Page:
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Diabetes specialist nursing: A pivotal role to play in care of the diabetic foot

Leena Sevak
, Stella Vig

Diabetic foot disease is associated with a substantially reduced quality of life, a high mortality rate and a costly burden on the NHS. DSNs are best placed to educate people with diabetes about their foot status and refer appropriately to minimise amputation rates. Footcare networks support DSNs to establish best practice and implement national guidelines locally.

The central vision for NHS Diabetes, the Association of British Clinical Diabetologists and Diabetes UK is that people with diabetes have access to high-quality, integrated care at the right time and are seen by the appropriate healthcare professionals. 

Although some crucial improvements in diabetes care have been achieved (NHS Diabetes, 2012a), the burden of diabetic foot disease on the NHS and those affected can no longer be ignored. The combined costs of ulceration and amputation are estimated to be in the region of £600 million per year, and are associated with a substantially reduced quality of life and high mortality rate (NICE, 2011a); these complications may be preventable in many cases.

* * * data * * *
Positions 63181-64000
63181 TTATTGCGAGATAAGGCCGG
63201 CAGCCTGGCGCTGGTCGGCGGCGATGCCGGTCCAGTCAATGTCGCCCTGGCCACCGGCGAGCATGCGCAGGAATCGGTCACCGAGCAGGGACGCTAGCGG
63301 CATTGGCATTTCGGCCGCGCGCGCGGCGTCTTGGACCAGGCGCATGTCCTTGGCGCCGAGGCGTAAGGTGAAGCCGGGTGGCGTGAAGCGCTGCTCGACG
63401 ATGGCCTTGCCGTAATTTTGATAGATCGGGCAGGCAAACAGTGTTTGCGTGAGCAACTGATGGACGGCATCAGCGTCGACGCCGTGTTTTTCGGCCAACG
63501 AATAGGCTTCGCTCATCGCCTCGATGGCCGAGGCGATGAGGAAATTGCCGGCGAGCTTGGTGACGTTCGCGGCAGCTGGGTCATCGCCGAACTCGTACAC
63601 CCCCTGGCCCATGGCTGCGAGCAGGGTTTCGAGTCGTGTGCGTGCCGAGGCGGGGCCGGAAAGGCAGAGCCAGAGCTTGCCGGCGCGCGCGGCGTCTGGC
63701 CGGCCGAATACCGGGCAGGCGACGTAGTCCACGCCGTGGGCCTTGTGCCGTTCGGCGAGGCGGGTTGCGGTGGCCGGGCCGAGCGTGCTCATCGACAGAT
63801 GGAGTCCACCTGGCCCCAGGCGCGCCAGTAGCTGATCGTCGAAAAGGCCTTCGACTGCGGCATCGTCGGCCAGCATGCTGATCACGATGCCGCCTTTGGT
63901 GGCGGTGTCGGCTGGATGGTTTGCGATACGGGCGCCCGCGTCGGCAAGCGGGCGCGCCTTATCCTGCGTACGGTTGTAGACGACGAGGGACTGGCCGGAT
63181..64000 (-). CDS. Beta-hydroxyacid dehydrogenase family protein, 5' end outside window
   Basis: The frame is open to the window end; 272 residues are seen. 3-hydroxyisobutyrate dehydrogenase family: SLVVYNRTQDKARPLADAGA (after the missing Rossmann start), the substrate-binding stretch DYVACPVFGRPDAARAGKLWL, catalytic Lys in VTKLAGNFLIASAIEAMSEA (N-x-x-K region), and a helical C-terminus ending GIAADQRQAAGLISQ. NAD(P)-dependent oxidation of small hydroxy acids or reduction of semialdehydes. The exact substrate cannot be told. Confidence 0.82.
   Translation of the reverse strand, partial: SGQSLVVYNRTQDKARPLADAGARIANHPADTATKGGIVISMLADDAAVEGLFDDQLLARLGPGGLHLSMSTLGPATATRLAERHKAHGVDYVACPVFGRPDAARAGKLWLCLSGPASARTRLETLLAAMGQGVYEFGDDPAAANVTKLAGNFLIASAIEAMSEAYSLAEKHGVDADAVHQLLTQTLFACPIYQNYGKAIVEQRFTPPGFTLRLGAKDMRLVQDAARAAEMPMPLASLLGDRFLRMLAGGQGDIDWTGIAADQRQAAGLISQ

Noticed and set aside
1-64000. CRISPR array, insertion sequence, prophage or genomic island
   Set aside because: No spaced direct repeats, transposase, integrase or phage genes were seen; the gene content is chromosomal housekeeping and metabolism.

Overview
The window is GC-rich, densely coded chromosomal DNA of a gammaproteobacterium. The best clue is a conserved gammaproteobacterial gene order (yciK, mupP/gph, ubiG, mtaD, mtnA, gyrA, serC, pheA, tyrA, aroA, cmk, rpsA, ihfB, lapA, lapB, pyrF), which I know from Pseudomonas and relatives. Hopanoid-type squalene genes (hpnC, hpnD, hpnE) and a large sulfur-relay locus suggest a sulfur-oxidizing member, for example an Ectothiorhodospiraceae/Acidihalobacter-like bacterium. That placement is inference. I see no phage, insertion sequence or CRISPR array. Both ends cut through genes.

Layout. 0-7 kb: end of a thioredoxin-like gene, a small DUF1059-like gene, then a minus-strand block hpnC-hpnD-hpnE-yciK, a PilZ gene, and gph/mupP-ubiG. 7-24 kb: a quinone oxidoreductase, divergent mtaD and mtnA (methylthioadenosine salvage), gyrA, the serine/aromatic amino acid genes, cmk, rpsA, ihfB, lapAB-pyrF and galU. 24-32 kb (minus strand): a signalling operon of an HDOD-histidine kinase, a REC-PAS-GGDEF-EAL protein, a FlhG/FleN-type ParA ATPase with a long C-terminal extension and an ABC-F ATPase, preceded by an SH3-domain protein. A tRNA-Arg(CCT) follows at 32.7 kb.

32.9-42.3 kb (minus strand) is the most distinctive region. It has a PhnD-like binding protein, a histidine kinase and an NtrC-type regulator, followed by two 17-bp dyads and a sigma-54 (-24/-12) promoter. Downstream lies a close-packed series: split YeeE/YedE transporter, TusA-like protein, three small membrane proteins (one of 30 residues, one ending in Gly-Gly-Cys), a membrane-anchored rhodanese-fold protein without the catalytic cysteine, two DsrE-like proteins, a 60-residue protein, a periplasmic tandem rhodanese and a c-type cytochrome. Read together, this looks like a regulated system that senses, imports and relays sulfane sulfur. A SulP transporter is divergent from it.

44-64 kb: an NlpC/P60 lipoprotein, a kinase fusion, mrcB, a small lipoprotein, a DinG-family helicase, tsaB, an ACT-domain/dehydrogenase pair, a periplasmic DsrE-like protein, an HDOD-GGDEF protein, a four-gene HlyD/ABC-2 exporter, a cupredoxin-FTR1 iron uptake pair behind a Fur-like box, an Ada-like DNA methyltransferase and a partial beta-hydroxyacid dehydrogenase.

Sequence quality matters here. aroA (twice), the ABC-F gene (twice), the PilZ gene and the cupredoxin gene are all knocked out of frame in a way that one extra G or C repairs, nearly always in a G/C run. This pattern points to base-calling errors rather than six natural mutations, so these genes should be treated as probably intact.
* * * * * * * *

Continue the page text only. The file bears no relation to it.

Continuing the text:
DSNs play an increasingly crucial role in educating people with diabetes and healthcare professionals, and are pivotal in ensuring a truly integrated pathway between acute and community care.

Disseminating the message
Many patient education tools mention diabetic foot complications only briefly, if at all; as a result, people with diabetes often do not recognise the early warning signs of foot disease. Likewise, the deterioration of an infected ischaemic diabetic foot ulcer, worsened by neuropathy, is scarcely taught at nursing or medical school. Although the media and healthcare professionals are promoting the need for rapid interventions for myocardial infarction – a “FAST attack” – they are not aware that the “foot attack” is just as costly in terms of quality of life and budgetary spend in the NHS. It must be hoped that Diabetes UK, NHS Diabetes and the Society of Chiropodists and Podiatrists’ 2012 campaign to ensure that people with diabetes have access to good footcare is successful in raising the profile of diabetic foot disease as a life- and limb-threatening disease process.